The trade war between the U.S. and China is devastating the soybean industry and farmers are getting anxious.
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The 25 percent tariff on Chinese goods has halted exports to China, the world’s largest buyer of soybeans, and created a surplus. Now farmers are working hard to sell their soybeans. In Illinois, some struggling farmers are being forced to store their excess crops in large emergency bags.
“We are seeing the markets dry up,” said Topflight Grain General Manager Scott Docherty to FOX Business’ Jeff Flock on Friday. “And the record yields that we are seeing — the yield curve for soybeans and corn has been tremendous here. We’ve set new records in Central Illinois and through the Midwest in the last three or four years.”
U.S. soybean exports to China are down 97 percent in 2018, according to the USDA. And Docherty stressed that farmers are getting more and more anxious.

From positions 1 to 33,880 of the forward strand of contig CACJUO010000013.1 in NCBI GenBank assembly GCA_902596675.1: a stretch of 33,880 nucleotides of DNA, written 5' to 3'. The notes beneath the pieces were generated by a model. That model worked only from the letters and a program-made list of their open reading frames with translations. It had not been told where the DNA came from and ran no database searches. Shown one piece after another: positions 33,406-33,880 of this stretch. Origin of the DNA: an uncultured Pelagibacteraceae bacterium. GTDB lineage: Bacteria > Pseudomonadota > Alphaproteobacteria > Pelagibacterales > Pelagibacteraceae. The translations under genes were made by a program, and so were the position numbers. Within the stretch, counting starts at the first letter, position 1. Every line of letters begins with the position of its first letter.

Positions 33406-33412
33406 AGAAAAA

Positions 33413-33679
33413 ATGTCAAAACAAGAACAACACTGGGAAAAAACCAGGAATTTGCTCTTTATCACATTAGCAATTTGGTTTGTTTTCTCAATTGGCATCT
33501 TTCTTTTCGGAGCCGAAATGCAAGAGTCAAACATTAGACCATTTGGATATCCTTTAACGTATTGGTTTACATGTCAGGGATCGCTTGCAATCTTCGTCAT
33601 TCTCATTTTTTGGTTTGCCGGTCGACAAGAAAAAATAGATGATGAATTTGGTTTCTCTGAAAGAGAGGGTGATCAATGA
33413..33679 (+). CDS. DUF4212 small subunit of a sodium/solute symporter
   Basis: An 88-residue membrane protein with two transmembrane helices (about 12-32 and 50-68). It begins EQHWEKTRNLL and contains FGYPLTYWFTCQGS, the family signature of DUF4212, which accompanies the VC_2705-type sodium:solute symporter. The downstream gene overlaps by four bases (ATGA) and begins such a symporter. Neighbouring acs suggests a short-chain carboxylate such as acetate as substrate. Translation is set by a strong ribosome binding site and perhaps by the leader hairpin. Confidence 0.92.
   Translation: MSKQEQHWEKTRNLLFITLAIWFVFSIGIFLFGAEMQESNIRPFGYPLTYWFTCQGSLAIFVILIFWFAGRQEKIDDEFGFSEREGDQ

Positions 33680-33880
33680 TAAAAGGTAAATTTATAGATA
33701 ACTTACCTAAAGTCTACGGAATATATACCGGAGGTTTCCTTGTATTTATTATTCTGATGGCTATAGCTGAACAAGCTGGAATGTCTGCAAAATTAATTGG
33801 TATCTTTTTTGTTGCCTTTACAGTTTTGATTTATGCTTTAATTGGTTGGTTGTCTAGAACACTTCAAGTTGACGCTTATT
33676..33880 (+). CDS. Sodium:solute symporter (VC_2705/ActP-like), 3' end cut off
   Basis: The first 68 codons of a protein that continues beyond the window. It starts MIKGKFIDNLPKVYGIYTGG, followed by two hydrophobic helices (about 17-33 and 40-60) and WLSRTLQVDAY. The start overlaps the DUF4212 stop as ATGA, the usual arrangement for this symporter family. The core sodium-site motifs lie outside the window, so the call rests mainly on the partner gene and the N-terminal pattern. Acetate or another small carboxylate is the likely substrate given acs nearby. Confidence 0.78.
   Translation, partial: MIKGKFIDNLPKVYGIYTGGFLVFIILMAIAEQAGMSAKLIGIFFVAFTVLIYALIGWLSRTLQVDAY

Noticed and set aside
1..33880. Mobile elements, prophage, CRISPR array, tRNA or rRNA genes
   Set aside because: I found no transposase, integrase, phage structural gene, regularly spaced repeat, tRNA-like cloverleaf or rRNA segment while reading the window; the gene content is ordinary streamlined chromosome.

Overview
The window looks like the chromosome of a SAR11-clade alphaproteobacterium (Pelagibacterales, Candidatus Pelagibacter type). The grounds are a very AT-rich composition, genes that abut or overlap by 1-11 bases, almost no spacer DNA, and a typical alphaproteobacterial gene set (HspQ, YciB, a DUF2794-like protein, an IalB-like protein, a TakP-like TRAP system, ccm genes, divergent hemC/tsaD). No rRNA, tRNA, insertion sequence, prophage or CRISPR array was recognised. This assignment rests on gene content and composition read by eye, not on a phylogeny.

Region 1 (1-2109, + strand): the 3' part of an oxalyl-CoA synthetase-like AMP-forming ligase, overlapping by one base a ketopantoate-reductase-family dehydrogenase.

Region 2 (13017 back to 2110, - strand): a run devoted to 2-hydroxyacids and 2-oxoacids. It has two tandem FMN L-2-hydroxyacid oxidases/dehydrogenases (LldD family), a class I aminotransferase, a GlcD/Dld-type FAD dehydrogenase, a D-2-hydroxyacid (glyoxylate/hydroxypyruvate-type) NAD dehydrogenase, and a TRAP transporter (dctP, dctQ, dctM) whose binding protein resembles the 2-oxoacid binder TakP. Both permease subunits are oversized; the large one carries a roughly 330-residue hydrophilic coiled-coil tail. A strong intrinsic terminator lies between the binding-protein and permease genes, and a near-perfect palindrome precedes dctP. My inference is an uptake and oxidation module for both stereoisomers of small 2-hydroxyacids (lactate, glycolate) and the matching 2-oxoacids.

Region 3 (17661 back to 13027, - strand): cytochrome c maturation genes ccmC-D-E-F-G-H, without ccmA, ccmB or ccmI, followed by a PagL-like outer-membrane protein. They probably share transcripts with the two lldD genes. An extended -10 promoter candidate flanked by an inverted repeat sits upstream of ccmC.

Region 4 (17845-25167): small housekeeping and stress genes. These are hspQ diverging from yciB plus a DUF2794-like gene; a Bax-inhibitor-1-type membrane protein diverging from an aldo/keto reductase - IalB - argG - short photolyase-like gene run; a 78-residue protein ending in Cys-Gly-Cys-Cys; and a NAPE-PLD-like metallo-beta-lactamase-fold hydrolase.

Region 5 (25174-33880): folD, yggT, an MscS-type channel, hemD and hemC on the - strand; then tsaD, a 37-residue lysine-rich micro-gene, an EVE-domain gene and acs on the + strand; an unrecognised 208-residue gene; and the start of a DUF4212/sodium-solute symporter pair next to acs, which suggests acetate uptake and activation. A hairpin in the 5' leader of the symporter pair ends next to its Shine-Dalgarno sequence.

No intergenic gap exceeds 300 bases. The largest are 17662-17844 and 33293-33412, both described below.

“Their patience are starting to run thin for the producers I talk to,” said Docherty.
Soybean prices have dropped roughly $2 per bushel. And although the U.S. Department of Agriculture has emergency support for farmers, Docherty said it doesn’t rectify the problem.
“They don’t want price support payments,” he said. “They want to be able to grow the crop and be able to produce it and sell it on the market and have certainty in the marketplace.”
In this Nov. 21, 2018, photo, Justin Roth holds a handful of soybeans at the Brooklyn Elevator in Brooklyn, Iowa. Farmers still working to get out their remaining corn and soybeans after a weather-plagued harvest season are also struggling to figure